An rate reduction for Aquarion's water customers in Hingham, Hull, and Cohasset is under review while lawyers from the state attorney general's office get up to speed.
According to Hingham Town Officials, Aquarion attended a hearing with the Department of Public Utilities on Dec. 19 to affirm a rate reduction, which was put in place effective Nov. 1.
The rate reduction has affected the 7,835 customers in Hingham, the 4,580 customers in Hull, and the 325 customers in Cohasset.
Aquarion customers in Oxford and Millbury saw no change in their rates.
The reduction lowered the average water bill of $799 by $66 annually, or 8.2 percent, and was made possible by a refinancing of $30 million in debt for the Water Treatment Plant, built in 1995 in Hingham.
Though the reduction has already occurred, DPU officials said they wished to further investigate the company and their filing, but did not want to delay any benefit to ratepayers.
That review was set to occur in December, yet three attorneys from the Attorney General’s office asked to be brought up to speed on the issues surrounding Aquarion, and a judge delayed a decision until a later date.
“In the various states [Aquarion’s president] has worked, sometimes this happens,” said Bruce Rabuffo, a town selectman.
Comments are being accepted until Feb. 13 from interested parties, and the revised hearing is scheduled for March 22 with the Department of Public Utilities.
While Hingham waits for an overview, town officials are also continuing to talk with Aquarion over a potential purchase of their South Shore infrastructure.
According to Rabuffo, the town is still working through several issues, such as how would the three towns manage a newly acquired water system, how a buyout would affect future rate increases, and what happens with the town’s Capital Improvement Plan.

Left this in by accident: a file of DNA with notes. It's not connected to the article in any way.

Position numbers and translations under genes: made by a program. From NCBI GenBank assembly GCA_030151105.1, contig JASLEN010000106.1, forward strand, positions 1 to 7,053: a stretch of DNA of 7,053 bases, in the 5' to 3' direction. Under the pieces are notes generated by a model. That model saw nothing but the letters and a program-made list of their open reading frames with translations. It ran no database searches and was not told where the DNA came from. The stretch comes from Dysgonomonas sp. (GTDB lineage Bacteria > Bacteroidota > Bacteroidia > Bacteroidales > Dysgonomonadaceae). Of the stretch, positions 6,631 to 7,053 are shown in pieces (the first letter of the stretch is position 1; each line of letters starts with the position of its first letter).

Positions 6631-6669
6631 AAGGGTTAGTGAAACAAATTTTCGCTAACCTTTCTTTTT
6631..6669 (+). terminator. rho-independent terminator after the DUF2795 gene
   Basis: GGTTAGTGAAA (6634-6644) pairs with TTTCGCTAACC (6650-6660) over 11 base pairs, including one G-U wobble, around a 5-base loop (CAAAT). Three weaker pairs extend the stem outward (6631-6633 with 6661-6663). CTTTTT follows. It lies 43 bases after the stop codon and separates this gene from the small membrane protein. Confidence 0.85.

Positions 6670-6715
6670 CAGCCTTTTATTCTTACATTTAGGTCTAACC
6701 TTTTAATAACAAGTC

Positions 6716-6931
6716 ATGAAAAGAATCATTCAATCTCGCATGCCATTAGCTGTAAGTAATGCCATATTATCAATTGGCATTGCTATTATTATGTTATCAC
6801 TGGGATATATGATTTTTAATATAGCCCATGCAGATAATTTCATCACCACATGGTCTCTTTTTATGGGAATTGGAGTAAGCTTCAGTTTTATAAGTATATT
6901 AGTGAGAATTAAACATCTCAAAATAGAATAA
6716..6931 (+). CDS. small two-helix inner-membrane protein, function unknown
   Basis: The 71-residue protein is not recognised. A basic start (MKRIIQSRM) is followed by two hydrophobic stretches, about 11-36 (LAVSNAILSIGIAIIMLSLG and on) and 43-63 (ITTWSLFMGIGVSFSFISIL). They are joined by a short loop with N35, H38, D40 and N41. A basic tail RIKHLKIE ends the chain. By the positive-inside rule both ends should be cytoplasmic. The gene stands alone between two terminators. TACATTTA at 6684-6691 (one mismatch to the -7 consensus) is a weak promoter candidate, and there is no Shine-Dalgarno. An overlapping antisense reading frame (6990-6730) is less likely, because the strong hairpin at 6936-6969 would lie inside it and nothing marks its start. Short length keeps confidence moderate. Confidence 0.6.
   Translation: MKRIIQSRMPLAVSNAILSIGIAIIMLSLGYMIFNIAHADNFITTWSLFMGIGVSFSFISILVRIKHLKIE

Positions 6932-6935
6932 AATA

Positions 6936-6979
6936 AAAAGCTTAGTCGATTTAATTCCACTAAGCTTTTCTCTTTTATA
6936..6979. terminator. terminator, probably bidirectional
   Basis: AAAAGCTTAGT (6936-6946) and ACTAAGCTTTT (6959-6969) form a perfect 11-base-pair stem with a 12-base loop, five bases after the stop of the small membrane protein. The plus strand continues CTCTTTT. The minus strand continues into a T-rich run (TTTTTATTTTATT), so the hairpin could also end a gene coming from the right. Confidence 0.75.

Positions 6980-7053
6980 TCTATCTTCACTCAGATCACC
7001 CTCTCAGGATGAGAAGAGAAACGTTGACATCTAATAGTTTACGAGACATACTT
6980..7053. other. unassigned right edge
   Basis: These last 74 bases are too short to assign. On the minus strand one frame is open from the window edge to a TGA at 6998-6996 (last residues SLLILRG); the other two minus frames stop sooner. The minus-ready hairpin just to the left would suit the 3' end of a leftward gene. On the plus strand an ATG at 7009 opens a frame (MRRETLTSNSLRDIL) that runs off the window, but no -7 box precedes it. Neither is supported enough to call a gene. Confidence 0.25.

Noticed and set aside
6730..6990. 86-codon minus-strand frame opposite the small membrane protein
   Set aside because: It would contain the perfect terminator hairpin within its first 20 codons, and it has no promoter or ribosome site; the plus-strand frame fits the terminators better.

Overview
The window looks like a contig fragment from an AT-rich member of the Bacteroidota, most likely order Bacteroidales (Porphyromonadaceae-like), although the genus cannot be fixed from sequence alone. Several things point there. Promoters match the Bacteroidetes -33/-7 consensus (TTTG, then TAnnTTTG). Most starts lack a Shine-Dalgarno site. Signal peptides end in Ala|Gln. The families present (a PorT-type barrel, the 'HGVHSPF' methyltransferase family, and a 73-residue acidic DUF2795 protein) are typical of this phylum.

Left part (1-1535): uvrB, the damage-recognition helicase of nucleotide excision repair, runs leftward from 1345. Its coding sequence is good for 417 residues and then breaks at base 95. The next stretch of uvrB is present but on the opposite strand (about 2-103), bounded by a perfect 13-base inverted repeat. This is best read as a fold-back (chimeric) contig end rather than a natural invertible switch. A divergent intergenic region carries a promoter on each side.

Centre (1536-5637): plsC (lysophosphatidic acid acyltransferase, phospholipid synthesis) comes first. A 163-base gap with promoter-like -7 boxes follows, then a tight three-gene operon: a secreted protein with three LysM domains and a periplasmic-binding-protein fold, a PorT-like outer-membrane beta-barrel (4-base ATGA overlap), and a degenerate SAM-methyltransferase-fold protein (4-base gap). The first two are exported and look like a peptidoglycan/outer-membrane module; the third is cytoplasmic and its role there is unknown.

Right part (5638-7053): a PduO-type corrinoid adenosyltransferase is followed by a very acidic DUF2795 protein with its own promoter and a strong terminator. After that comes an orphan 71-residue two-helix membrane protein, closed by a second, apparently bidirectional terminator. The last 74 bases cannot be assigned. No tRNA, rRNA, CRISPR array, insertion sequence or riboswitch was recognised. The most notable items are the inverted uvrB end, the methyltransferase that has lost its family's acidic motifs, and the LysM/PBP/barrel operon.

It is too early to put a potential warrant on April’s Town Meeting, Rabuffo said.
“The committee has decided they will not be ready, and schedule is not the driver. We informed Aquarion of that and they were appreciative of us doing that, and it continues to allow us to have a dialogue,” Rabuffo said.
Skipping this upcoming town meeting would not preclude the town from hosting a Special Town Meeting dedicated to this one item in the future, Rabuffo said. It is also a possibility that the town could have come to a decision for next year’s Town Meeting.
The overall question of whether the town will purchase the entity’s infrastructure is still up for debate.
“I have to give credit to Aquarion. They have been listening,” Rabuffo said.
The service issues have improved, as seen recently in the utility company's prompt handling of a water main break near Hingham High School.
Coupled with the proposed rate reduction and an increased coordination with capital projects, things are going well, Rabuffo said.
John Walsh, Aquarion Water Company Vice President of Operations for Massachusetts and New Hampshire, agreed that the dialogue between the town and his company is productive.
“It’s a matter of continuing to work with the town on a number of fronts,” he said.
Among them is planning for expanded infrastructure in the South Shore Industrial Park, a renewed focus on customer service – especially during main breaks, and working with the town on street repaving.
“What we’re trying to do is roads they plan to repave, we evaluate if the pipes need to be replaced and get in ahead of them, which cuts down their costs and ours as well,” Walsh said. “So we’re doing a project this year on East St. and we did one last year on Fairview and Leonard Streets. So that’s working well.”
Overall, the relationship has come a long way since a year ago when town officials first proposed a study regarding the cost of Aquarion’s system.
“We have a good working relationship with town officials that has been a good result from a number of meetings,” Walsh said.